File Photo/The South End
British stand-up comedian Eddie Izzard
By Lyle K. Henretty
Michigan Daily (U. Michigan)
(U-WIRE) ANN ARBOR, Mich. - British stand-up comedian Eddie Izzard has been slowly infiltrating his way into American society by way of his double Emmy-award winning HBO special "Dress to Kill" and his growing number of memorable supporting film roles. The comedian/actor spoke with The Michigan Daily about his new film "Shadow of the Vampire" as well as his comedy and his status as the world's most popular transvestite since Divine.
In "Shadow of the Vampire," Izzard plays Gustav von Wagenheim, an actor in the silent vampire classic "Nosferatu." There is very little historical information on the von Wagenheim, so Izzard went with his own instincts. "I sort of made up his life. I came to the conclusion that he was an arrogant, bad actor ... He was of the opinion that he was a very good actor. Except for the scenes with [Max Shreck, who played the vampire] up in the castle, he was quite good in those."
When I suggested that Mr. Izzard's stage shows were notoriously over-the-top, he bristled at the comparison. "If you're saying that I'm hammy like [von Wagenheim] is, I'd have to shoot myself." The stand-up shows are not hammy, certainly, but have a tremendous energy.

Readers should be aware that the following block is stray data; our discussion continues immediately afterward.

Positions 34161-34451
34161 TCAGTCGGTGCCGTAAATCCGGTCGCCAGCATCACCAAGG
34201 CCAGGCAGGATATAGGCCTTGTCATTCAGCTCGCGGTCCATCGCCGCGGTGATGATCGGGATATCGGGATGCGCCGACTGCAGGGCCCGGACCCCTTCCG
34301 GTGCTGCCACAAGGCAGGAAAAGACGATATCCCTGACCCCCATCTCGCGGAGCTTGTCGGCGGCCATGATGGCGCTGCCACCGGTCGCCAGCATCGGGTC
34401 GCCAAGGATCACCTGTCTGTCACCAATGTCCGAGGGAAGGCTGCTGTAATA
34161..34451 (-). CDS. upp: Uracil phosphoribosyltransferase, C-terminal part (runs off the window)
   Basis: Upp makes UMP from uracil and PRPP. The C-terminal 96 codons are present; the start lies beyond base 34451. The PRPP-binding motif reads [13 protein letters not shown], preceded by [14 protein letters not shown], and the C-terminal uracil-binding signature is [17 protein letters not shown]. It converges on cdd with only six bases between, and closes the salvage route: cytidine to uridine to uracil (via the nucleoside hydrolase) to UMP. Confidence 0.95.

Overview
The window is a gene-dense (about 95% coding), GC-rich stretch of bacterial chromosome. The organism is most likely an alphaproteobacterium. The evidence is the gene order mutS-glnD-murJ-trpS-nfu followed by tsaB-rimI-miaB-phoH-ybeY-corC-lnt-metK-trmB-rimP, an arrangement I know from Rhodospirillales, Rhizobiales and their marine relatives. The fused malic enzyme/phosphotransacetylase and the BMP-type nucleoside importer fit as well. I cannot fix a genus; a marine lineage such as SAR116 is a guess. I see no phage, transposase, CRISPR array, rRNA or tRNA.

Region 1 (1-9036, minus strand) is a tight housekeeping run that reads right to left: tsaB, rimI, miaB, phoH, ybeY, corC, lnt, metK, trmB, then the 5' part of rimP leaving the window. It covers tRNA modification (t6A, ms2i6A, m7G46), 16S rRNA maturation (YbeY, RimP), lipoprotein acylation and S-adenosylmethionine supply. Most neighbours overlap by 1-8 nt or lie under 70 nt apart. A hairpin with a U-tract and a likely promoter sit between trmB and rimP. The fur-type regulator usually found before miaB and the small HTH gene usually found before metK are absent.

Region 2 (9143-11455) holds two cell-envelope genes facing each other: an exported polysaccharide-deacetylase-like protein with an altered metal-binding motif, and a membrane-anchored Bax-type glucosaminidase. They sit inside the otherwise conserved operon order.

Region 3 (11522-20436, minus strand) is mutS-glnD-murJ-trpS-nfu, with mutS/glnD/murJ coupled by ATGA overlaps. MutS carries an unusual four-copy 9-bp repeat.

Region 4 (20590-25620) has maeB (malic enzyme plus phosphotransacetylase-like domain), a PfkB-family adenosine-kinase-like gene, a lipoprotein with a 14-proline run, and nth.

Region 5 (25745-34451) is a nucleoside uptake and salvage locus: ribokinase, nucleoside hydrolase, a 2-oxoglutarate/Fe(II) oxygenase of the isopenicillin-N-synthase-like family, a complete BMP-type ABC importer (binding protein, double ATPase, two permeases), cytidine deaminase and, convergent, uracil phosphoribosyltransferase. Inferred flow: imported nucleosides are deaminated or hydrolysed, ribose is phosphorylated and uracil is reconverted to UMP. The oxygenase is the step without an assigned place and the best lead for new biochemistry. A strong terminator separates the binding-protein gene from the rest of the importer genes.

"You can't really do stand-up and hide on stage. I mean you have to come out, I mean 11,000 people you won't succeed if you're just piddling around on stage."
His high energy, however, did not clash with his notorious, scene-stealing costars in "Shadow," the formidable Willem Dafoe and John Malkovich. "I don't think they needed to steal scenes because it was their movie ... John Malkovich is very much John Malkovich.
Whether he's on screen shooting a scene or when he's off screen, he's quite similar. And Willem would get right into the vampire and then he'd be back to Willem." Izzard's upcoming role in "All the Queen's Men" with "Friends" star Matt LeBlanc has the stand-up playing a British soldier who must dress up like a woman in order to steal an Enigma machine from the Germans during World War II. Izzard describes it as "sort of 'Some Like It Hot' meets 'Raiders of the Lost Ark.'" It is a role close to Izzard's heart because he considers the character, like himself, as a "action transvestite." When asked to expound, the comedian was right in his element.
"The term is a little flip term I came up with. I have to look for language to explain and promote transgender, or my sort of branch of transgender ... in male areas there's straight t.v.'s [transvestites], bisexual transvestites, and gay transvestites. So, I'm a straight t.v., or male lesbian ... It's like the inverse of a tomboy, a male tomboy. So I'm still into running, jumping, climbing trees, being an action transvestite, Emma Peel from "The Avengers," Laura Croft. That type of thing."
Izzard tries to take as many diverse roles as possible, such as playing Charlie Chaplin in Peter Bogdanavich's new film, "The Cat's Meow," a fictionalized noir take on early Hollywood. And despite his history of playing in intelligent films, Izzard does wish to branch out even further. "I really like action film ... I don't want to do intellectual, high literate films."